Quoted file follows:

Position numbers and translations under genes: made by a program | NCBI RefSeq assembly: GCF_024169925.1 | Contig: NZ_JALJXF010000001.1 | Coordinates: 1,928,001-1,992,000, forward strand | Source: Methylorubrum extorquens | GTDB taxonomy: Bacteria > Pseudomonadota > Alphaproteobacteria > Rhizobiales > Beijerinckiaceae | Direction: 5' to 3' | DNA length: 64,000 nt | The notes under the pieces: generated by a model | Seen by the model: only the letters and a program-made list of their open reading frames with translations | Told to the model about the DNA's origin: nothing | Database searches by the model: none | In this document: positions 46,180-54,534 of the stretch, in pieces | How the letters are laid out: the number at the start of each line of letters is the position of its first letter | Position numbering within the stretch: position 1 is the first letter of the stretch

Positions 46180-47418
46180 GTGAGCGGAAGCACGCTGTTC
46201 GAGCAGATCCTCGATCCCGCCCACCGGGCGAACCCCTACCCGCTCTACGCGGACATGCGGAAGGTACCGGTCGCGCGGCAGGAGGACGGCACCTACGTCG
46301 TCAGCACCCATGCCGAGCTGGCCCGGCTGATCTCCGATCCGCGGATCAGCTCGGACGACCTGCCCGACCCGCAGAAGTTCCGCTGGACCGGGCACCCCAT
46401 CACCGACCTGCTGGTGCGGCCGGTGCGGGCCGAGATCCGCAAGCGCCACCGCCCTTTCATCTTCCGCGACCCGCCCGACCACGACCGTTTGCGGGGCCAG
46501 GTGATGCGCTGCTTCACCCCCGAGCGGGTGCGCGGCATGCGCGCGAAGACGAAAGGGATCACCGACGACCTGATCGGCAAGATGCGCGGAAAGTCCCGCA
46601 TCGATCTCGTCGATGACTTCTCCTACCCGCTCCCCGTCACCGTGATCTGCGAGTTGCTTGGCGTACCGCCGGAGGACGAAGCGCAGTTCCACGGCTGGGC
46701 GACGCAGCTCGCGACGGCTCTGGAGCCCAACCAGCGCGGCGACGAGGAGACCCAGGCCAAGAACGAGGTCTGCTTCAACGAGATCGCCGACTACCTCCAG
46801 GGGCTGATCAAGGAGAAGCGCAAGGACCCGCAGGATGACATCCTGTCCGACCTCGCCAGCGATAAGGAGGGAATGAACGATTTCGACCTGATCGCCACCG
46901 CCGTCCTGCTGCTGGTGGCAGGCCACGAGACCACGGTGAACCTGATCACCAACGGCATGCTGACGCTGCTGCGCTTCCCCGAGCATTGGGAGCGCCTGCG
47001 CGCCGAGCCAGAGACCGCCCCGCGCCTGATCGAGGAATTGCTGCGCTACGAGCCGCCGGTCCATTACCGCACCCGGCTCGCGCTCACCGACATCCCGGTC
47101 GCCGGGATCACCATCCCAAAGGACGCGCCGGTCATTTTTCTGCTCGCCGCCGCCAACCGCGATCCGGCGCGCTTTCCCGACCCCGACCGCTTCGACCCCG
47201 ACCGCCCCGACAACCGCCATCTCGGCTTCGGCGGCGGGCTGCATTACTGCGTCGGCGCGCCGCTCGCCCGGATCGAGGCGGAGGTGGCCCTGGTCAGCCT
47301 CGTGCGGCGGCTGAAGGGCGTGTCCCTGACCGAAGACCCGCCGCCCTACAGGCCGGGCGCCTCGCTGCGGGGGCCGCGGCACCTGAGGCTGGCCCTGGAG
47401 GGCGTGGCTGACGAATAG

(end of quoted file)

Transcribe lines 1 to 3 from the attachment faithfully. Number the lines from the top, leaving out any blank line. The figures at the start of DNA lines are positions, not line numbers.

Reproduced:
Position numbers and translations under genes: made by a program | NCBI RefSeq assembly: GCF_024169925.1 | Contig: NZ_JALJXF010000001.1 | Coordinates: 1,928,001-1,992,000, forward strand | Source: Methylorubrum extorquens | GTDB taxonomy: Bacteria > Pseudomonadota > Alphaproteobacteria > Rhizobiales > Beijerinckiaceae | Direction: 5' to 3' | DNA length: 64,000 nt | The notes under the pieces: generated by a model | Seen by the model: only the letters and a program-made list of their open reading frames with translations | Told to the model about the DNA's origin: nothing | Database searches by the model: none | In this document: positions 46,180-54,534 of the stretch, in pieces | How the letters are laid out: the number at the start of each line of letters is the position of its first letter | Position numbering within the stretch: position 1 is the first letter of the stretch

Positions 46180-47418
46180 GTGAGCGGAAGCACGCTGTTC